May 09, 2005

I got an email tip over the weekend about HB1167, which is a bill about housing for low-income residents. It's a massive 100+ page bill that's scheduled for a second reading tomorrow, and I'll quote from the bill analysis page to give you a flavor of it:

The Texas Department of Housing and Community Affairs (TDHCA) Sunset Bill passed during the 78th Legislative Session, S. B. 264, sought to bring balance back to the state's affordable housing programs primarily through modification of the most important public/private partnership - the Low Income Housing Tax Credit Program. During the Interim of the 78th Session, The House Committee on Urban Affairs was charged with studying the implementation of S. B. 264 and found that TDHCA had not in fact properly implemented many of the reforms contained in S. B. 264.

Filed primarily to correct the shortcomings in implementation of S. B. 264, C.S.H.B. 1167 provides clarification to the agency to allow it to focus on providing affordable housing and partnering with housing sponsors. C.S.H.B. 1167 also focuses on the allocation processes and the computation of the regional allocation formula to allow for the department to address housing needs across the state without overreaching its authority.

The analysis itself is longer than most of the bills I've blogged about this session. Today's Chron goes into some detail about it.

The bill by Rep. Robert Talton, R-Pasadena, would reduce incentives to develop housing affordable for the poorest Texans while generally shifting the agency's focus toward apartments rather than homeownership programs such as Bootstrap and Habitat for Humanity.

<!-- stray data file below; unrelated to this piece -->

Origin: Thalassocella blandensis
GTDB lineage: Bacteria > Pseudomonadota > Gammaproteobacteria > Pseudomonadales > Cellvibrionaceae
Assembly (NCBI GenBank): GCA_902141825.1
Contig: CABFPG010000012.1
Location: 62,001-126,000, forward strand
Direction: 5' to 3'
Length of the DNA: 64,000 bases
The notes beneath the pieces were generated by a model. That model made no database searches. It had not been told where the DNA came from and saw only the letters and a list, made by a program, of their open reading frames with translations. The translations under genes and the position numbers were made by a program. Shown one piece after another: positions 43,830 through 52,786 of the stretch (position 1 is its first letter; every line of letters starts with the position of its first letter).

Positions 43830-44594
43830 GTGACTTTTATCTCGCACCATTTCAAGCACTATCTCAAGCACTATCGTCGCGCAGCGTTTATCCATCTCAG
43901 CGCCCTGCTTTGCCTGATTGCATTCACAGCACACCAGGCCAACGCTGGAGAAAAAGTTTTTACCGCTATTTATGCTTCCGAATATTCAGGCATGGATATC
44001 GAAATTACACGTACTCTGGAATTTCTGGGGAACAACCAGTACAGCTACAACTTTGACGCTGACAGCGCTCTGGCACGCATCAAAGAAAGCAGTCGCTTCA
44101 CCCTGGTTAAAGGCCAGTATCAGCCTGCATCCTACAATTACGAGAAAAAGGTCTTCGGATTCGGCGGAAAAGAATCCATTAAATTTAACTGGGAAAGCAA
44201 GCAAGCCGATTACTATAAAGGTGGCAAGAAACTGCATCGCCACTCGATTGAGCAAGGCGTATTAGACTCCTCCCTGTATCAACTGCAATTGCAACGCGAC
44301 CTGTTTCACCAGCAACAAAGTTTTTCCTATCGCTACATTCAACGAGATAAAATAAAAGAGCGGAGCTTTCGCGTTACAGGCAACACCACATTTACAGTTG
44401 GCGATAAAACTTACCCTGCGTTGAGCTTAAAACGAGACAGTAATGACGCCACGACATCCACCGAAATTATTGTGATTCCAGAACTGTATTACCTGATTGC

It would remove the agency's authority to develop and revise rules for awarding low-income housing tax credits, the largest and most controversial state housing program. The bill would write the rules into law, meaning they could be changed only through legislative action.

The bill has alarmed advocates for the poor and leaders of nonprofit housing development groups, whose role in providing housing to low- and moderate-income Texans will diminish if the measure is signed into law. Almost 100 individuals and organizations signed a letter opposing the bill, and leaders of Houston nonprofits have scheduled a news conference today to denounce it.

Talton's bill "is the single worst housing bill from the standpoint of poor families, fair housing, disabled people and honest government that I have seen in my 28 years working on housing issues," said John Henneberger, co-director of the Texas Low-Income Housing Information Service in Austin.

The TxLIHIS has a list of 93 reasons why HB1167 is bad, in case you want to explore their concerns in more detail.

There's more in the Chron story, so read the whole thing. As much as anything, my concern is that there's three weeks left in this session. We still don't have any agreement on school finance or tax overhaul, and there's still big bills on telecom and HHSC privatization to debate. We've already wasted time debating sexy cheerleading and making gay marriage Double Secret Illegal, and there's sure to be a few more stupid bills like those coming to the floor before all is said and done. Somehow, in the midst of all this, HB1167 is going to come up for a vote (it's already passed out of committee). What are the odds that a majority of the House will fully understand what they're being asked to vote on? Look at the calendar for tomorrow. See how many other bills there are scheduled for a second reading? How much time will there be to actually debate this sucker?

NOTE: This post has been rewritten. I'd put something up before I noticed that there was a Chron story on HB1167 (I missed it during my scan of the paper version; thankfully, the Chron's RSS feed for politics saved me). Checking Google News, I don't see any other stories on this today, so kudos to the Chron for the coverage.

UPDATE: Jim D got the same email I did.

UPDATE: As did PinkDome.

Posted by Charles Kuffner on May 09, 2005 to That's our Lege | TrackBack